To learn more about the many reasons writers cite sources, see Amy Robillard’s essay, “Young Scholars Affecting Composition: A Challenge to Disciplinary Citation Practices,” published in College English. For a historical take on this point, see Robert J. Connors’s “The Rhetoric of Citation Systems, Part II: Competing Epistemic Values in Citation” (Rhetoric Review). Connors’s historical study illustrates the ways citation styles have shifted over time, influenced by arguments in professional associations. Citation styles have never been simple and obvious; they change over time.

    For a look at how one university helpfully introduces students to writing effectively with sources, see Gordon Harvey’s material for the Harvard Expository Writing Program: Writing with Sources, A Guide for Harvard Students.


    citation, plagiarism, researched writing, working with sources, writing development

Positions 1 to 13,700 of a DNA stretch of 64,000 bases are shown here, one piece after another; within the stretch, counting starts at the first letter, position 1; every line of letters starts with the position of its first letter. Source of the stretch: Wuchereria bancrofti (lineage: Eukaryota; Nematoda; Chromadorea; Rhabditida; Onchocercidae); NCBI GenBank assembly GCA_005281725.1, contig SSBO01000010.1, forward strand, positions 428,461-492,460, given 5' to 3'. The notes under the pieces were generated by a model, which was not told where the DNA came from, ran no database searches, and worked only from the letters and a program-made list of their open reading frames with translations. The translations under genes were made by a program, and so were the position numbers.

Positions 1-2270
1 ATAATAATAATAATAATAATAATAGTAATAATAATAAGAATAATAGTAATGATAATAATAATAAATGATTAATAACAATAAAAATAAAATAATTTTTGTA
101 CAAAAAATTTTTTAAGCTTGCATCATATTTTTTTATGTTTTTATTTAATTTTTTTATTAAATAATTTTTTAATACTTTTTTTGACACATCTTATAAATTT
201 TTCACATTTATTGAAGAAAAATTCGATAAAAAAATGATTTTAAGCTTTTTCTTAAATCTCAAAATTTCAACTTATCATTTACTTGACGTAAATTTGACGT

Author Bio

    Susanmarie Harrington is professor of English and director of Writing in the Disciplines at the University of Vermont. She has taught researched writing for over twenty years, teaching at all levels from first-year students to graduate students. She has collaborated with faculty across the disciplines in workshops and teaching, and she has taught in both urban and rural institutions. Most recently, she has worked with librarians, faculty in the disciplines, and the writing center to promote attention to department-based learning outcomes for students. She has co-edited and co-authored many different types of publications, working with quantitative and qualitative methods. Her variety of writing experiences and working relationships with faculty in many departments inspired her interest in citation and research development.